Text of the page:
Acts 8:26–40; Psalm 22:25–31; 1 John 4:7–21; John 15:1–8

In many respects, the story of the Ethiopian is one of my favorites. It, along with the Samaritan woman, reflects the and of God.

Yesterday, in Amos 9:7, Cushite was used as a disparaging term toward the Israelites infidelity to God. A Cushite is what the Old Testament calls…an Ethiopian. So, the people group used to disparage the Israelites…can have a saving relationship with Christ.

Then there is another issue. The Ethiopian was a eunuch. Per the Law, a eunuch was not permitted in the Temple. Granted, tradition had redefined things a bit.

One thing often disappears in this is the reality that one cannot reproduce biologically when one is a eunuch. However, as a Christian one still produces children…spiritual ones (think Paul and Timothy).

The Ethiopian was already on the spiritual journey, for he was going to worship at the Temple. It means that he was a worshiping as a Jew. He was, then, almost there.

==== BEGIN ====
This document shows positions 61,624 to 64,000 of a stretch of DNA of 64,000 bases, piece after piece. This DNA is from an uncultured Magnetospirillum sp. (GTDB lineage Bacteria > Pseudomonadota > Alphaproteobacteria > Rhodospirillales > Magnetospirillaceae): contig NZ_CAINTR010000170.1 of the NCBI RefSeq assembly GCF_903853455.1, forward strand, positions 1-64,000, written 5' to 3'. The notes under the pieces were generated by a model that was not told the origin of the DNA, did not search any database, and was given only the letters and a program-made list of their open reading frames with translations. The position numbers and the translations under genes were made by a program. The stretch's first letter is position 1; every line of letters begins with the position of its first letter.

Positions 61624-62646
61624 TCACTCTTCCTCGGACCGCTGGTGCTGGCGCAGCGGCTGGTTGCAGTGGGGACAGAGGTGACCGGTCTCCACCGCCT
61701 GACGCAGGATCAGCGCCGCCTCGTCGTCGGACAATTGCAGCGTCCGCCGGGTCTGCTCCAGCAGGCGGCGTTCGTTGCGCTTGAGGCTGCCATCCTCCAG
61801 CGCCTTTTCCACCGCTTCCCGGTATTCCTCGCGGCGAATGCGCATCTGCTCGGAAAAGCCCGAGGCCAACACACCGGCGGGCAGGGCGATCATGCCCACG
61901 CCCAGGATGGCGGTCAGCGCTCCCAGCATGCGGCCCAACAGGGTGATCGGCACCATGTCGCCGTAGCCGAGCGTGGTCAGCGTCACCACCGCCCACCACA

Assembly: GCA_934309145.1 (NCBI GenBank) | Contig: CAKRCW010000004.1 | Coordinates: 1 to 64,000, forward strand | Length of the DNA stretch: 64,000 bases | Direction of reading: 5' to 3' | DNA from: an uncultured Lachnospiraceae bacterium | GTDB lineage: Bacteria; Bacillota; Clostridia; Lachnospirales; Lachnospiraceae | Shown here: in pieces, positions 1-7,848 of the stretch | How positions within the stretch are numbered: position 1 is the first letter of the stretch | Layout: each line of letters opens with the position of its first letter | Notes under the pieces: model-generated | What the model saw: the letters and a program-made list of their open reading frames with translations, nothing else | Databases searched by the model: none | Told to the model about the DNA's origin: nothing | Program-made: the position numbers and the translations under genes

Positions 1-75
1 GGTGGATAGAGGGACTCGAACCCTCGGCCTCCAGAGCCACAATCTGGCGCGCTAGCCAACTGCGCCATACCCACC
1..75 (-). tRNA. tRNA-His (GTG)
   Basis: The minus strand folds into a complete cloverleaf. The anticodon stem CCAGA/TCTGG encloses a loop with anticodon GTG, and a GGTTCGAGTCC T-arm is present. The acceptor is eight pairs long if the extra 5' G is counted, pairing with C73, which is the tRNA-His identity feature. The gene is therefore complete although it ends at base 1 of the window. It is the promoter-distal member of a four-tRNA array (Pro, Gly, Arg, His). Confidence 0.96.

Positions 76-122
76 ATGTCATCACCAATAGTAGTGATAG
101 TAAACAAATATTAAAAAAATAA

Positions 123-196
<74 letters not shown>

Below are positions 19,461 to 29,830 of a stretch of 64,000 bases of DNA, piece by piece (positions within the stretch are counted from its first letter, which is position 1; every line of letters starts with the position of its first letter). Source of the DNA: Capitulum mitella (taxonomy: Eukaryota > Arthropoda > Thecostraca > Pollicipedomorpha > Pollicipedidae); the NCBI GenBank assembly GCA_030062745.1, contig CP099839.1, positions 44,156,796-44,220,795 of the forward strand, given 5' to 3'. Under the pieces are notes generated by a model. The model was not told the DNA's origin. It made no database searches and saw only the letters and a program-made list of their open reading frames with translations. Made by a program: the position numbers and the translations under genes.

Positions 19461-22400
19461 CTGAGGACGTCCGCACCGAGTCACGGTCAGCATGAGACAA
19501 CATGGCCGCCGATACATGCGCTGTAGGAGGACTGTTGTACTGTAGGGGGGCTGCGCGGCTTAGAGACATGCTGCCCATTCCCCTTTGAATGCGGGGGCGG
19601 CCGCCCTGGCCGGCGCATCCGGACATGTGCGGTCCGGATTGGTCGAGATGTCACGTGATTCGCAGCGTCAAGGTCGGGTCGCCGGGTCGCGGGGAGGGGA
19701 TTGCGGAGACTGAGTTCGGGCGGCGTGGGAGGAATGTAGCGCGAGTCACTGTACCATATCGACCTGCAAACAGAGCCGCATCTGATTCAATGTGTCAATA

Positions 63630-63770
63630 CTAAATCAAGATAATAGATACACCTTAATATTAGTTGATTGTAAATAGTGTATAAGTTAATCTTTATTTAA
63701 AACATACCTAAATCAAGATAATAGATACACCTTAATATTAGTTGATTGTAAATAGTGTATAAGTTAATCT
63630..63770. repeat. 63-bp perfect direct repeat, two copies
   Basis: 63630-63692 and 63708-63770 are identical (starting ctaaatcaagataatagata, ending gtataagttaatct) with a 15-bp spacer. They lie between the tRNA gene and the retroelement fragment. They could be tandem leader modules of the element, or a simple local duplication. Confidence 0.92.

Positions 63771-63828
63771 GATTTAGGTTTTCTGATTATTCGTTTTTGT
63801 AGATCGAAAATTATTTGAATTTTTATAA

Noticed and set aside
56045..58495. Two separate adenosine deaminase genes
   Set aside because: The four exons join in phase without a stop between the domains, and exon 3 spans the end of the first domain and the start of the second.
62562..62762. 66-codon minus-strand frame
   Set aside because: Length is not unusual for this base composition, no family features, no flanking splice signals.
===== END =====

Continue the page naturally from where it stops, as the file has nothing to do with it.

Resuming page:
The Ethiopian is symbolic of just how outside of God’s “family” a person can be, and still be called into relationship. We could dismiss the so-called minor issues of the Ethiopian, however, the Law helped to define what was holy for the Jews.

So, this isn’t a minor thing. Instead, it shows that while God is holy and separate, God still makes a way for those whose hearts are open to the movement of the . That’s pretty open. God’s is wide open.

※Reflection※

  • Have you ever felt so separated from God, that God would never take you back?
  • How would you explain this to a person who does not understand ?

※Prayer※

, you are the reason for this that we have been given. Thank you for what you did for us on the cross. Amen.

Pastor Ian

Ian is an ordained Elder in The Church of the Nazarene, and is currently serving as the Online Campus Pastor at